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J Hepatol. 2008 Sep;49(3):316-22. doi: 10.1016/j.jhep.2008.03.022. Epub 2008 Apr 25.

Cerebral immune activation in chronic hepatitis C infection: a magnetic resonance spectroscopy study.

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  • 1Hepatology Section, Division of Medicine, Imperial College London, St. Mary's Hospital, London, United Kingdom. dforton@sgul.ac.uk

Abstract

BACKGROUND/AIMS:

Abnormal cerebral metabolism and cognitive impairments have been reported in patients with chronic hepatitis C (HCV) but studies have failed to demonstrate a relationship between these findings.

METHODS:

Twenty-five HCV-positive patients with histologically-mild liver disease were studied with cerebral proton magnetic resonance spectroscopy (MRS), using acquisition parameters to quantify myo-inositol (mI) and other metabolites in frontal white matter (FWM). Patients underwent automated attention and working memory tests (Cognitive Drug Research test system).

RESULTS:

The mean mI/ creatine ratio in the HCV+ve patients (0.64, SD 0.21) was significantly higher (p=0.02) than in healthy controls (0.52, SD 0.10). On cognitive testing, the HCV+ve patients showed impairments in 2/4 composite scores, reflecting working memory and attention, compared to normative data from healthy volunteers (p<0.005) and HCV-ve controls (p=0.03). There was a significant association between elevated FWM mI/creatine and prolonged working memory reaction times (R=0.72, p=0.002).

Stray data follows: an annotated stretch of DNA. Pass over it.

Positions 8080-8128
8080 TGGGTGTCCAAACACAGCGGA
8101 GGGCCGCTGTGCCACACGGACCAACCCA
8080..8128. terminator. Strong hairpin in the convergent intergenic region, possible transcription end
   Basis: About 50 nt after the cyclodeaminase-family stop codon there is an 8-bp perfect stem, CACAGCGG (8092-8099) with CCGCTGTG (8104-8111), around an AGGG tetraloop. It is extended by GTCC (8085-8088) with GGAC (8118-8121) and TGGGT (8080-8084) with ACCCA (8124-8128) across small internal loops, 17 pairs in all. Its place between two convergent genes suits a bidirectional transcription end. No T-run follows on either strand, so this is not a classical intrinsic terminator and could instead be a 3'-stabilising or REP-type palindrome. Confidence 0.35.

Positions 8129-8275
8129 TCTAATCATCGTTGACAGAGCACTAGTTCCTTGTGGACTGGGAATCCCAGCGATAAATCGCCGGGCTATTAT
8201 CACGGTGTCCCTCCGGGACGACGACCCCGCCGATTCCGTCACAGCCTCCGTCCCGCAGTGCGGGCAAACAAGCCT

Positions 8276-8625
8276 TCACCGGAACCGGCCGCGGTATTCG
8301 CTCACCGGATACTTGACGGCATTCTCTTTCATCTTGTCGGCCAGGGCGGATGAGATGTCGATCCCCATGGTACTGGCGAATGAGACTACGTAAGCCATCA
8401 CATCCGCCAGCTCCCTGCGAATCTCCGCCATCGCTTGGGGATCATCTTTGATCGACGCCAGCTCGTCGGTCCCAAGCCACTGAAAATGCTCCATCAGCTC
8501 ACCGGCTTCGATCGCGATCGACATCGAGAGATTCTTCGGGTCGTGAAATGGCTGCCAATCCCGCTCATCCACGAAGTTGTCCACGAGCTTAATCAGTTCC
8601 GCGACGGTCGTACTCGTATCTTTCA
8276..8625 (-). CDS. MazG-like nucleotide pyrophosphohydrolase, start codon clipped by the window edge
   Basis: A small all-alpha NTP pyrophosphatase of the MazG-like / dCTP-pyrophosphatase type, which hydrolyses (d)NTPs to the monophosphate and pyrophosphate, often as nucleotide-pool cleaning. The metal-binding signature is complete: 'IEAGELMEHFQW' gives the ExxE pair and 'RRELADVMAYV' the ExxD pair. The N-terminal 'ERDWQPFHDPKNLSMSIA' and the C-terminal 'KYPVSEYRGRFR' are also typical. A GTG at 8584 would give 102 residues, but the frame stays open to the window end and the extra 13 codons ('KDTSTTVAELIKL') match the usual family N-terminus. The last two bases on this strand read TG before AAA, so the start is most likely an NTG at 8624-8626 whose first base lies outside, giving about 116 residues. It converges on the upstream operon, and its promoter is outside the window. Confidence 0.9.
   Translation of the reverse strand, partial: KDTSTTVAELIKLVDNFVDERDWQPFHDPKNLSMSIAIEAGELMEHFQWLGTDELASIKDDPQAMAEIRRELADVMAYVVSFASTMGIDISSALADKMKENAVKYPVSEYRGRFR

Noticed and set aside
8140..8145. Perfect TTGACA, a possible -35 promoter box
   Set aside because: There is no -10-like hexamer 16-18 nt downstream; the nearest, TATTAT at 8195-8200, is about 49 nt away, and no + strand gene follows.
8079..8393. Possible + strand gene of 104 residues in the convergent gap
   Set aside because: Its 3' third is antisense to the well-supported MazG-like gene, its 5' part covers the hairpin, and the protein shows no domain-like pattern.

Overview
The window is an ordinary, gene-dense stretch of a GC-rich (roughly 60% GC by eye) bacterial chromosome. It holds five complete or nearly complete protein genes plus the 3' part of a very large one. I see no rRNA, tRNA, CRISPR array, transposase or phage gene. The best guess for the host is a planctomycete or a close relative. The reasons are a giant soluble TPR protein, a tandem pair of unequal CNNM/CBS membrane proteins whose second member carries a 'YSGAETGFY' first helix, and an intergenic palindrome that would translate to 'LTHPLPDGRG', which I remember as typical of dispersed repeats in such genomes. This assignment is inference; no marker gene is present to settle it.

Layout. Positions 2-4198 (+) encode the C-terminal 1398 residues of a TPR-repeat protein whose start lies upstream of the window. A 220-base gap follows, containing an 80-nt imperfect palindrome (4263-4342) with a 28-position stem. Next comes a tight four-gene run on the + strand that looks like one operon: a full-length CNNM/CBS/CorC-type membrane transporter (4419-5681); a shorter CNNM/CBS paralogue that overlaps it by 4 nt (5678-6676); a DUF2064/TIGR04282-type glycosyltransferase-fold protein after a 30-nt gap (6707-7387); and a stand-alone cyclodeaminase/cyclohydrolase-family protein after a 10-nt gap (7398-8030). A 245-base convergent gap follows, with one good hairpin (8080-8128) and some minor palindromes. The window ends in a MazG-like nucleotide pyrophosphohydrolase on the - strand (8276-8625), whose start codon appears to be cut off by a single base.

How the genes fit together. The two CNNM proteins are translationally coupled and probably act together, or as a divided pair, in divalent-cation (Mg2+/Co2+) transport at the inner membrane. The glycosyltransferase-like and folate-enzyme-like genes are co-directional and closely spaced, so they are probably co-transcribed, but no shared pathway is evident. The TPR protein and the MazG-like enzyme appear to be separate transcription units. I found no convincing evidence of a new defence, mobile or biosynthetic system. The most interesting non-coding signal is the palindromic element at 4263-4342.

CONCLUSIONS:

Elevated FWM mI/ creatine is a feature of HIV-related minor cognitive-motor disorder. It is associated with infection and immune activation of microglial cells. The similar findings in this study suggest that cerebral immune activation may also occur in HCV infection. This may underlie the mild neurocognitive impairment and neuropsychological symptoms observed in a proportion of patients.

[PubMed - indexed for MEDLINE]
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